Nolo Segundo

Nolo Segundo, pen name of L.J. Carber, 75, in his 8th decade became a published poet in over 70 online/in print literary journals/anthologies in the U.S., U.K., Canada, Romania, India, and in 2 trade book collections: The Enormity of Existence [2020] and Of Ether and Earth [2021]. Recently nominated for the Pushcart Prize 2022, he’s a retired teacher [America, Japan, Taiwan, Cambodia] who’s been married 42 years to a smart and beautiful Taiwanese woman.

On Finding A Dead Deer In My Backyard   

I saw them a few weeks ago. My wife called me, something urgent--
so I left the computer and went to see what so excited her.

Three deer, 3 young deer meandering around our ¼ acre backyard.
They look thin, she said-- I agreed 
(not saying it was not a good sign with winter coming near).

We enjoyed watching them through our plate glass door, their
casual grace, that elegance of walk deer have when unafraid.
They were special, even more than the occasional cardinal 
alighting in our yard like a breathing ruby with wings-- so
we stayed as still as possible. I told her that deer can only see 
what moves, so we held ourselves tight like insensate statues.

Two of these white-tailed beauties grazed daintily on the ground
but the third was drawn to our giant holly tree, resplendent 
with its myriad red berries, like necklaces thrown capricious.
I was concerned-- something alarming about even deer drawn
like the proverbial moth-- safe, I wondered, for deer or tree?

The triplets soon left our yard, as casually as they had come,
and a week went by-- then one day a single deer came back.
I say back because she went straight for the holly tree, and
I banged on the plate glass door and yelled as fierce as an 
old man can yell to scare off the now unwanted intruder, for
something told me the holly tree would be death to the deer.

She fled, but the next day came back again, again alone, and
again with eyes only for that tree, an Eve that could not say
no to the forbidden fruit-- or berries or leaves it appears.
Again I chased her away, and for a few days saw no return.

Then one brisk morning our neighbor called-- he saw what
we could not see in the deep green thickness of that holly tree.
The doe lay sleeping under its canopy (so death always seems
with animals, unlike a human corpse where something is gone),
killed it seemed by berries or the leaves of the innocent tree.

I called my township-- they said, put the carcass by the street,
we’ll send someone to pick it up-- but I couldn’t, or wouldn’t.
Not just because I walk with a cane, and am old and unsure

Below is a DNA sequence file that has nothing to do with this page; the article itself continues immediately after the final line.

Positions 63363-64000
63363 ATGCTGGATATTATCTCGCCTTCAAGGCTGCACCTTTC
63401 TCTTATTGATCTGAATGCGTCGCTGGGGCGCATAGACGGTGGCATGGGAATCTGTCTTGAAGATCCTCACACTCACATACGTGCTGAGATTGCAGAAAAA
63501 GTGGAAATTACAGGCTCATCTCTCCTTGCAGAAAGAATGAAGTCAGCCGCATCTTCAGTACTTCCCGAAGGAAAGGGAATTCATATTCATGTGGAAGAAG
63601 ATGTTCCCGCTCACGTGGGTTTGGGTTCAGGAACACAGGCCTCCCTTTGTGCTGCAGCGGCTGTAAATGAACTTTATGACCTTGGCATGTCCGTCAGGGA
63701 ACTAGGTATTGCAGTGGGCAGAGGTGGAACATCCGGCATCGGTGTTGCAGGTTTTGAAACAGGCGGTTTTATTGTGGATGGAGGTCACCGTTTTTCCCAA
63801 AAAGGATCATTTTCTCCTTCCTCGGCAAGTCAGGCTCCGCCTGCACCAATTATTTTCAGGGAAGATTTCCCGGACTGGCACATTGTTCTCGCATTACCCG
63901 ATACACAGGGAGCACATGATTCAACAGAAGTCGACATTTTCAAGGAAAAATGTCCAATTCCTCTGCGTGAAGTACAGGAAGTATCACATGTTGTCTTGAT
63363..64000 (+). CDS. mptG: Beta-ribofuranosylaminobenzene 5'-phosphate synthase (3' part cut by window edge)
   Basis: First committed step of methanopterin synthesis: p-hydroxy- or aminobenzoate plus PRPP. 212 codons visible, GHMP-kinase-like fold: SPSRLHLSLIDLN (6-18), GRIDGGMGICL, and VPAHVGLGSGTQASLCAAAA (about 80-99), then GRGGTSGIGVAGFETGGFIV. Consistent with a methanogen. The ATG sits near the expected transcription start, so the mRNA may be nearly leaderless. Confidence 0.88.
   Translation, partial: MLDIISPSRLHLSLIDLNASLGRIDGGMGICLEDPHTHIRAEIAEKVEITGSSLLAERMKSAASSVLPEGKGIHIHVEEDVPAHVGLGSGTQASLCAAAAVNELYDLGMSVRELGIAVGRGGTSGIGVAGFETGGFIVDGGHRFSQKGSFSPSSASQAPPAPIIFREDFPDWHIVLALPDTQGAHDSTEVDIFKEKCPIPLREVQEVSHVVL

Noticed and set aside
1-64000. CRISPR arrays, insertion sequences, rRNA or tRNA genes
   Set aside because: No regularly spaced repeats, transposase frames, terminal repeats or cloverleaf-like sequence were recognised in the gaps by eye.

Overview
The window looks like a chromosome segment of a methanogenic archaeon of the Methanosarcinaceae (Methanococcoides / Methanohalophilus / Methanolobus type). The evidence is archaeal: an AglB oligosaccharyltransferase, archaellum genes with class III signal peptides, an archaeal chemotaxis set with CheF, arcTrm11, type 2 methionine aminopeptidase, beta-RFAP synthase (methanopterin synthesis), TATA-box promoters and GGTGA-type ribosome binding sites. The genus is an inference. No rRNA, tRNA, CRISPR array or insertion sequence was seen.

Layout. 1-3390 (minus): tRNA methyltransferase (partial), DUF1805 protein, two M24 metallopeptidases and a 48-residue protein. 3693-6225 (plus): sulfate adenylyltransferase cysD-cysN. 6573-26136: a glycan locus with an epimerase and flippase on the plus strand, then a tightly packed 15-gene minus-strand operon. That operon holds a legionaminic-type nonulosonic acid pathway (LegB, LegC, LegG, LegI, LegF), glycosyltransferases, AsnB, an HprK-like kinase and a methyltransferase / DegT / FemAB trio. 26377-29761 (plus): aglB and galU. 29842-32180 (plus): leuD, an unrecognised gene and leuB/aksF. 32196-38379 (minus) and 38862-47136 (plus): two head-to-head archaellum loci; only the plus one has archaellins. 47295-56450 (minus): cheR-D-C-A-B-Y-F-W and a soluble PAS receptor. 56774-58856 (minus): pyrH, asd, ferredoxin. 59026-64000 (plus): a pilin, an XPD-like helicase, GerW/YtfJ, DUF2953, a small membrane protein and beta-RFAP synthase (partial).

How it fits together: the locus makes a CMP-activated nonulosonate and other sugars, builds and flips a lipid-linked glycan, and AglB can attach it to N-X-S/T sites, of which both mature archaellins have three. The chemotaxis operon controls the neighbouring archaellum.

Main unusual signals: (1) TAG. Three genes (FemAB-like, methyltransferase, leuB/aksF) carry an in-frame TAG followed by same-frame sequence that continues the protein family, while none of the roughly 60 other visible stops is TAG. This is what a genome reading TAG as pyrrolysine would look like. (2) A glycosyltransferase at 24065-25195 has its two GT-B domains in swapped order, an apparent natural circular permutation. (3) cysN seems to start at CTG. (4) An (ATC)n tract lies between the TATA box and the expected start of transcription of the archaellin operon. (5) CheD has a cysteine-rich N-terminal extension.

how such a moving would be done-- no, no, it was more--
when I saw the deer lying sheltered beneath the tree it loved,
the tree it died for, it seemed a sacred place, consecrated--
and I could not bring myself to violate nature’s holy ground.

Fortunately I have a neighbor who is not sentimental, and he
dragged the dead doe roughly to the curb, and I knew, by 
its pungent unearthly smell of death, it was the only answer.

A Morning’s Walk

My wife and I walk every morning,
a mile or so--
it’s good for us old to walk in the cold,
or in the misty rain, it makes less the pain
that old age is wont to bring to bodies
which once burned bright with youth,
though now I wear braces on ankles,
braces on knees, and I walk slowly
with 2 canes, like an old skier,
sans snow, sans mountain. 

We passed a tree whose leaves had
left behind summer’s green and now 
fall slowly, carefully one by one 
in their autumnal splendor.

My wife stopped me--
listen she said-- but 
I heard nothing—hush!,
stand still, she said,
and I tried hard to
hear the mystery….

Finally I asked her, knowing my hearing
less than my wife’s (too many rock concerts
in my heedless youth), what we listen for?

She looked up at my old head, and smiled--
only she could hear the sound each leaf made
as it rippled the air in falling to the ground.

The Old Tracks

In my town and only
90 feet from my house 
Run a pair of old tracks,
Railroad tracks older
Than my house, even 
Older than me, and I
Am become old, very,
Very old, like a tree
Whose branches 
Betray it with 
Every strong wind
And fall to ground
Leaving less and
Less of the tree.

I used to walk in
Between those
Carefully laid
Iron rails, stepping
On the worn wood
Of the old ties as
Though they were
Made of glass….
I walked the length 
Of my small town,
I walked the world.
I walked where 
Passenger trains
Carried lives and
Their once warm,
Now cold, dreams
And I was part of 
Each life, now gone
To ether and mist, 
And so too my 
Lonely soul will
Ride those rails
One bright day.


Still, a freight train
Comes by once or
Even twice a week,
And I thrill to hear
Its wailing horn as 
it cries out for a 
forgotten glory, 
and the ground 
still shakes a bit
as the old train
lumbers slowly 
by my house and
I wait a holy wait
For the music of
Its rumbling and 
The cry of its old
Heart as a young
Engineer pulls the
Whistle and sees 
Not that he is 
Driving eternity.

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